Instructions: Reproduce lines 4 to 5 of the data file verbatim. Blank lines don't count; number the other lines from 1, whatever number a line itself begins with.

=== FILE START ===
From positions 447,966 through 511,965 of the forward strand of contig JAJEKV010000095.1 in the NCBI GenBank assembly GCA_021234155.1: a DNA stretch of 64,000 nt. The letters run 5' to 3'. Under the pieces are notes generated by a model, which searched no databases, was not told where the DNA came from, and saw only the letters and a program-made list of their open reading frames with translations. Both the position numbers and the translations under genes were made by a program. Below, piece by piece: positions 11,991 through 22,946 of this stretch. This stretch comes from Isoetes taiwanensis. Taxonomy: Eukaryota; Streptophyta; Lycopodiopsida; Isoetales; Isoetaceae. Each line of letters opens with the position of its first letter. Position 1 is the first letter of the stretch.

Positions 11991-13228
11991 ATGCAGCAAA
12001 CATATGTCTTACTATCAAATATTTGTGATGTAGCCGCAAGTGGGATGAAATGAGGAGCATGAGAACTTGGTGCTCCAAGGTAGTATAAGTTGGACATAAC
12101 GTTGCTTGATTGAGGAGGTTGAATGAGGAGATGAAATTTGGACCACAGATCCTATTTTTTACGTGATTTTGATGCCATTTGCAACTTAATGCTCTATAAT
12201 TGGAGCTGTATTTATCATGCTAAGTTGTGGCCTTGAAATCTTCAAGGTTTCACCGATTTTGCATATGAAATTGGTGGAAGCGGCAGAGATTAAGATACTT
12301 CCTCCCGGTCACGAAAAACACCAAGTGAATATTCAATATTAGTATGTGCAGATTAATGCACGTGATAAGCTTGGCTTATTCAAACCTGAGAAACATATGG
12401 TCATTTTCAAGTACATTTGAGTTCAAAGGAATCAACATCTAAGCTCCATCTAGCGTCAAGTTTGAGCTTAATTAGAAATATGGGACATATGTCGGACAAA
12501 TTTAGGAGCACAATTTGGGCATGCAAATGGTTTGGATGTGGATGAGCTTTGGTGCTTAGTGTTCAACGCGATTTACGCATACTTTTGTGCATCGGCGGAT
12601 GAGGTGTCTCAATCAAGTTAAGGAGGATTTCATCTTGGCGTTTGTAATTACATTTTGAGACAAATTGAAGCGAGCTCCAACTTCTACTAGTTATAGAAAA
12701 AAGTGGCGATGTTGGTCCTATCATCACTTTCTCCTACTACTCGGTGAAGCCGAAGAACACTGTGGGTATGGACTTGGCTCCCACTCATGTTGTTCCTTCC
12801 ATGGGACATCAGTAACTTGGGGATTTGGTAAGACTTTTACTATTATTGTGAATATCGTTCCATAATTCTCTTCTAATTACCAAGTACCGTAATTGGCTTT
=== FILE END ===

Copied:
12001 CATATGTCTTACTATCAAATATTTGTGATGTAGCCGCAAGTGGGATGAAATGAGGAGCATGAGAACTTGGTGCTCCAAGGTAGTATAAGTTGGACATAAC
12101 GTTGCTTGATTGAGGAGGTTGAATGAGGAGATGAAATTTGGACCACAGATCCTATTTTTTACGTGATTTTGATGCCATTTGCAACTTAATGCTCTATAAT